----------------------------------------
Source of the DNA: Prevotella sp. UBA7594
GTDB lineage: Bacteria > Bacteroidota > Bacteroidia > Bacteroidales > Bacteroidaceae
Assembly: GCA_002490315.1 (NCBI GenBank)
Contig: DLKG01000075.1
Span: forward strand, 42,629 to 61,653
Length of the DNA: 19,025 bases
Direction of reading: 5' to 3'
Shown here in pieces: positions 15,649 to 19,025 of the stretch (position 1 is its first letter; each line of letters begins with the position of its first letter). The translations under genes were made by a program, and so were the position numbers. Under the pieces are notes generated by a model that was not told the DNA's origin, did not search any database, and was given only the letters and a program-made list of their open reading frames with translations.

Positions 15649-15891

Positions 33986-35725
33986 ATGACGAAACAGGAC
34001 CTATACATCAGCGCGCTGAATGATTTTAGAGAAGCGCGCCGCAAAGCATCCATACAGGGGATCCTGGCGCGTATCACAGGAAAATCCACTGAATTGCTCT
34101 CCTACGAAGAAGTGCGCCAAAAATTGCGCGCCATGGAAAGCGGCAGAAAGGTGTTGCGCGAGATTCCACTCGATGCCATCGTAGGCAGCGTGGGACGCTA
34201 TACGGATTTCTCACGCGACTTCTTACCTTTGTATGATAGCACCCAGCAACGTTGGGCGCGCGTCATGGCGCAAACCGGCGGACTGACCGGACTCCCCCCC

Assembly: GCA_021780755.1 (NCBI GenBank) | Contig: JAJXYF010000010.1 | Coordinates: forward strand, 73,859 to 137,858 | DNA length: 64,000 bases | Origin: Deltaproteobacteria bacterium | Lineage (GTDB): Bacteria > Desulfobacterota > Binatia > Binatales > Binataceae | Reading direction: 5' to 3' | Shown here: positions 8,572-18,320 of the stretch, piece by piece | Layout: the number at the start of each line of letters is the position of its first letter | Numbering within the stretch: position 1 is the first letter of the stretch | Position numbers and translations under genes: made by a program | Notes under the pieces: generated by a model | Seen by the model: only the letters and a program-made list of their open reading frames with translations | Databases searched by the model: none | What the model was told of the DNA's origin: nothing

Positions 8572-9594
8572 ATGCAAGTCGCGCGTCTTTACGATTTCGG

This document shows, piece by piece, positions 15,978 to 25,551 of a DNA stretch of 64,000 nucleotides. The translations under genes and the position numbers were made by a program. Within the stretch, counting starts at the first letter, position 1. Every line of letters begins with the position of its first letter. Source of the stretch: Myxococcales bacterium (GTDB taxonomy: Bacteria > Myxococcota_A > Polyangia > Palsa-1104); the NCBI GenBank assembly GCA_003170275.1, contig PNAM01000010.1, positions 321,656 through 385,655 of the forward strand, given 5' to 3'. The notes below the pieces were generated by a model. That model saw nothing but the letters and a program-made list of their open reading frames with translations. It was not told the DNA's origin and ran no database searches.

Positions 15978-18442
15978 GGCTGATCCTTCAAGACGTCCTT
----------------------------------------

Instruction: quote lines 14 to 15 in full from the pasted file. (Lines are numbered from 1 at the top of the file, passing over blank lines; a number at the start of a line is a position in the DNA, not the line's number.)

34201 TACGGATTTCTCACGCGACTTCTTACCTTTGTATGATAGCACCCAGCAACGTTGGGCGCGCGTCATGGCGCAAACCGGCGGACTGACCGGACTCCCCCCC

Assembly: GCA_021780755.1 (NCBI GenBank) | Contig: JAJXYF010000010.1 | Coordinates: forward strand, 73,859 to 137,858 | DNA length: 64,000 bases | Origin: Deltaproteobacteria bacterium | Lineage (GTDB): Bacteria > Desulfobacterota > Binatia > Binatales > Binataceae | Reading direction: 5' to 3' | Shown here: positions 8,572-18,320 of the stretch, piece by piece | Layout: the number at the start of each line of letters is the position of its first letter | Numbering within the stretch: position 1 is the first letter of the stretch | Position numbers and translations under genes: made by a program | Notes under the pieces: generated by a model | Seen by the model: only the letters and a program-made list of their open reading frames with translations | Databases searched by the model: none | What the model was told of the DNA's origin: nothing